4 Square "S" SEAHOLM SOCIAL STUDIES STRONG!
"THINK WITH REFLECTION. ACT WITH COMPASSION. PERFORM WITH HONOR"
WELCOME TO MRS. WHITEHEAD'S SOCIAL STUDIES TEAM!
To Contact Mrs. Whitehead Email: email@example.com
*Ever wonder why Native Americans owned Enslaved Peoples?
*Did you know that Shirley Chisholm, an African American woman, ran for President of the United States?
*Can you name new technologies and weapons stemming from World War 1?
*Teddy Roosevelt's favorite hobby and lifetime passion were what?
*Ever wonder what requirements are critical to writing a Small Business Plan?
*Are you contemplating a run for political office? Want to know how to establish a winning campaign?
If these pique your interest, then Seaholm Social Studies will answer these questions and millions more!
If inquiry, investigations, making connections, project-based learning, diversity, information, role-play, research, analysis, cause/effect construct, and the love of History and Social Studies over time in a thematic approach are your "cup of tea", then WE HAVE COURSES TAILOR-MADE FOR YOU!
World History A & B-Freshmen
Using a thematic approach, students will study six different historical eras. World History A begins with an
examination of river civilizations and the origins of the world’s great religions. Skipping around the globe,
students will then compare and contrast life during the middle ages in various world regions. The final era
of study involves the emergence of Europe on the world stage and the growth and spread of imperialism.
World History B picks up with the age of revolutions and industrialization. Students will then study the advent
of the World Wars and the impact of Total War. The final unit covers the time period after WWII, looking specifically
at the legacies left by the cold war and Imperialism, including the rise of terrorism.
Prerequisites: World History A is a prerequisite for World History B
Grades Taught: 9
U.S. History A & B-Sophomore
U.S. History A-In this course, students will study the history of the United States from the end of Reconstruction through
the Great Depression (1877-1940). Students will examine industrialization, urbanization, and the growth of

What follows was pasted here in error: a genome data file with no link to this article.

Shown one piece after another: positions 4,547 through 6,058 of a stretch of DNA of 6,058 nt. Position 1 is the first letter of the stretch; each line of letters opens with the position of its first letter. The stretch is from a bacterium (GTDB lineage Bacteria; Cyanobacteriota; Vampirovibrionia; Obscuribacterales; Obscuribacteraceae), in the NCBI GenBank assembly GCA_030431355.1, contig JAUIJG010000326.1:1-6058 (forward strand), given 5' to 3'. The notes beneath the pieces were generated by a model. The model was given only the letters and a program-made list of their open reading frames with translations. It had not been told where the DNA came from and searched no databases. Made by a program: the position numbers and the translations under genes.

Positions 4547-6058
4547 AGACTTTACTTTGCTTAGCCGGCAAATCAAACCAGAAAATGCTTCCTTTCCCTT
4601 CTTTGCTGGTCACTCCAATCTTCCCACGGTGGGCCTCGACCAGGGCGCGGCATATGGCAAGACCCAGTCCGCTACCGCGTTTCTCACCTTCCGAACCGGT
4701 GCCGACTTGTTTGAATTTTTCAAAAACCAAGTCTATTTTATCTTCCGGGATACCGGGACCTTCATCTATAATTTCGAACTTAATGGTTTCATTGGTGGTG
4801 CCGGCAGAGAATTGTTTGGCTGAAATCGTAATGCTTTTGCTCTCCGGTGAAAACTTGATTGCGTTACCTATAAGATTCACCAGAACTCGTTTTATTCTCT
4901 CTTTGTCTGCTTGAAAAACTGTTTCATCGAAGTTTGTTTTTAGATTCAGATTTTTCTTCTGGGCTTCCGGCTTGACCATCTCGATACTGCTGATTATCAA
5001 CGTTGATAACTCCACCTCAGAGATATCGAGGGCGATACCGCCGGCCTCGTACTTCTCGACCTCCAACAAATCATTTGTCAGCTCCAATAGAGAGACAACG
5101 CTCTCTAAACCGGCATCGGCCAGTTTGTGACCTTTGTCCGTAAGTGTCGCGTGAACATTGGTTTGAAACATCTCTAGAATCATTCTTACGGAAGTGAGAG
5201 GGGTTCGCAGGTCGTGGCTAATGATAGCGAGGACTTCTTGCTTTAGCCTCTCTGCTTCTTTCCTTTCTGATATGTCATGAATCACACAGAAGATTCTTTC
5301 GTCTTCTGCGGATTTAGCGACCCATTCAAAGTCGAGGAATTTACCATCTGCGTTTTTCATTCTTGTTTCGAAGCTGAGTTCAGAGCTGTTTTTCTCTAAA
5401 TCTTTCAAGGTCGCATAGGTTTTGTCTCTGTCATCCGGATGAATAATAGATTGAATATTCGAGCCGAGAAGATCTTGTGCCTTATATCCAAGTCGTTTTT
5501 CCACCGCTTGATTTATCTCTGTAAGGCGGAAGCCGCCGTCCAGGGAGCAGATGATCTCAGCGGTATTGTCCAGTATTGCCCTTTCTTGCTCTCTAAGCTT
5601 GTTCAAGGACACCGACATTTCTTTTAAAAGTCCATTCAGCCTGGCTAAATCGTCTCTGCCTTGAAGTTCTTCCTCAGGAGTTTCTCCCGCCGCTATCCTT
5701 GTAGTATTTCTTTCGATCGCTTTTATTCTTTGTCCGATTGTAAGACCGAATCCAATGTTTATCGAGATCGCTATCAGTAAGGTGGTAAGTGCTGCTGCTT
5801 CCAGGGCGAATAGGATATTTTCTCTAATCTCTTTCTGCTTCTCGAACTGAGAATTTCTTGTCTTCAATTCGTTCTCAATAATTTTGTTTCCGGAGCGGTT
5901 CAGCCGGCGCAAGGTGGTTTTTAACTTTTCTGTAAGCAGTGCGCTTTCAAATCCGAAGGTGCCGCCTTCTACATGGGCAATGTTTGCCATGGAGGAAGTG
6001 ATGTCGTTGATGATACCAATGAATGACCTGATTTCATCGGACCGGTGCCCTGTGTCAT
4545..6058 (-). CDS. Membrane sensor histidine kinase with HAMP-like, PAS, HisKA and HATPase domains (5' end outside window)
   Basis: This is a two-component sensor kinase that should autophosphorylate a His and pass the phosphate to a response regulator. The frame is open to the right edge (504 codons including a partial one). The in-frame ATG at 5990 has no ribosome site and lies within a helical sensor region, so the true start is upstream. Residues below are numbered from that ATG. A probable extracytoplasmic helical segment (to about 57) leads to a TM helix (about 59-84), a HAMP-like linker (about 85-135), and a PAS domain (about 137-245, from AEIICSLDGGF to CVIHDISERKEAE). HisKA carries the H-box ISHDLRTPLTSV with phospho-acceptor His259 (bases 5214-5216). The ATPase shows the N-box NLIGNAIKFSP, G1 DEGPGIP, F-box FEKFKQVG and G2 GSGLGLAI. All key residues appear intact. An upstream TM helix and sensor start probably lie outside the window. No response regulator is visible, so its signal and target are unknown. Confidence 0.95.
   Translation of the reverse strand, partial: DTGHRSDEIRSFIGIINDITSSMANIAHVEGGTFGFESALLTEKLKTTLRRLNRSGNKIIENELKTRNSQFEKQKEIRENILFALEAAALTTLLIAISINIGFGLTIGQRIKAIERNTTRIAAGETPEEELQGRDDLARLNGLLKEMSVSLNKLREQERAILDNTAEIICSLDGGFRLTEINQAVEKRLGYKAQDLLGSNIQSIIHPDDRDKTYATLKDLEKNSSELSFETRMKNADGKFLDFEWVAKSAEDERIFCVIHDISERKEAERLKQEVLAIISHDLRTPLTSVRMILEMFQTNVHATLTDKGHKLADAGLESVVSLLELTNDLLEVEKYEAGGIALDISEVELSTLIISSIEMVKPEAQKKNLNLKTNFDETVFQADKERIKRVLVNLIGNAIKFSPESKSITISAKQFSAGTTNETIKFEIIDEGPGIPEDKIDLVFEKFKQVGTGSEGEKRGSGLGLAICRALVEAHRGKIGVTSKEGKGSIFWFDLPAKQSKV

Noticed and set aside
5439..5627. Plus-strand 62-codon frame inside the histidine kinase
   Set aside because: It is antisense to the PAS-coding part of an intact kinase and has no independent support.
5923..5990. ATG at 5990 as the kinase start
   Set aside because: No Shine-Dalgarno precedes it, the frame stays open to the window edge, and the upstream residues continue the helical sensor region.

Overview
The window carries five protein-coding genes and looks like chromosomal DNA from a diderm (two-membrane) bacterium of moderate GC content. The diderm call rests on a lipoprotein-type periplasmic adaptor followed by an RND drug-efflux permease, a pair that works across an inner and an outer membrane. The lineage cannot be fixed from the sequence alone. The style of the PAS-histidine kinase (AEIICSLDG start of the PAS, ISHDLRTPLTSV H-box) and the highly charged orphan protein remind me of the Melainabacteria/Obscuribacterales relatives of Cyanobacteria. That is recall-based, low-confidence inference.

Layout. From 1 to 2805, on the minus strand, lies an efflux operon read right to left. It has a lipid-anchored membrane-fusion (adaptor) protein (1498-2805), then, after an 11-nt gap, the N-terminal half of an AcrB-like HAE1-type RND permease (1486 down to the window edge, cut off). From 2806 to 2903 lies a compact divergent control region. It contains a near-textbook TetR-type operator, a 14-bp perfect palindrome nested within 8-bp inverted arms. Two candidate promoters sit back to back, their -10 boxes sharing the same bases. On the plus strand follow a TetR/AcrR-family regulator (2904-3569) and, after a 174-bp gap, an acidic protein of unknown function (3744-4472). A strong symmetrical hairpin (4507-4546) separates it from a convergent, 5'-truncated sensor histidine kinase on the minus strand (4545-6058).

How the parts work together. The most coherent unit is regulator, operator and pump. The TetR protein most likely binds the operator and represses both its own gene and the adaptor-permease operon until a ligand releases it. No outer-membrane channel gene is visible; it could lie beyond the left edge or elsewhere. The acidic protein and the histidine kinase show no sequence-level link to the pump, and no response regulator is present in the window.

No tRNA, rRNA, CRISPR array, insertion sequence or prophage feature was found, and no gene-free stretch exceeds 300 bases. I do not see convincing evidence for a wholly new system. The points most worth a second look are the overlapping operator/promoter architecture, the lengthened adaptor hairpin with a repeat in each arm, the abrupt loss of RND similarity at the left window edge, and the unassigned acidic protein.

the United States as an imperial power as they learn about topics such as the Industrial Revolution,
immigration, Progressivism, the Spanish-American War, the Panama Canal, and World War I. In addition,
students will analyze the factors that led to the boom and bust of the 1920s and 1930s, and consider the
causes of the Great Depression as they debate the role of the United States both domestically and in foreign
Grades Taught: 10
U.S. History B-In this course, students will study the history of the United States from the Second World War through
contemporary times. Students will examine topics of both domestic and global importance, such as World
War II, the Cold War, Civil Rights, Vietnam, and, of course, the role of the United States as a world
Prerequisites: U.S. History A
Grades Taught: 10
Microeconomics is designed as a one-trimester and students will earn ½ credit, which will meet the State
of Michigan requirement for graduation. This course will examine the principles of economics that apply to
the functions of individual decision makers, both consumers and producers, within the larger economic
system. Some of the topics covered include: supply and demand, scarcity, opportunity costs, consumer
choice, factor markets, business, personal finance, inflation, and interest rates. It is the aim Microeconomics
to provide a learning experience relevant to the experiences of operations of households and businesses
in our mixed US economic structure. Microeconomics will focus on the principles to investigate the following
content areas: Basic Economic Concepts, The Nature and Functions of Production.
Grades Taught: 11, 12
United States Government is a one-trimester course in which students explore the workings of our national,
state and local governments. By examining the Constitution, students gain insight into the principles of
federalism, popular sovereignty, limited government, judicial review, separation of powers and checks and
balances. Through landmark court rulings, students will examine the Bill of Rights to determine where the
line is drawn between the protection of individual liberties and the right of government to restrict these
freedoms. Using a variety of teaching strategies and resources, such as readings, audiovisual materials,
guest speakers, and the Internet, students will analyze and make judgments about the powers and workings
of the Congress, the Presidency and the Judicial Branch. As a result of their understanding of the principles
of a democracy, students will be better prepared to function as informed, involved citizens.
Grades Taught: 12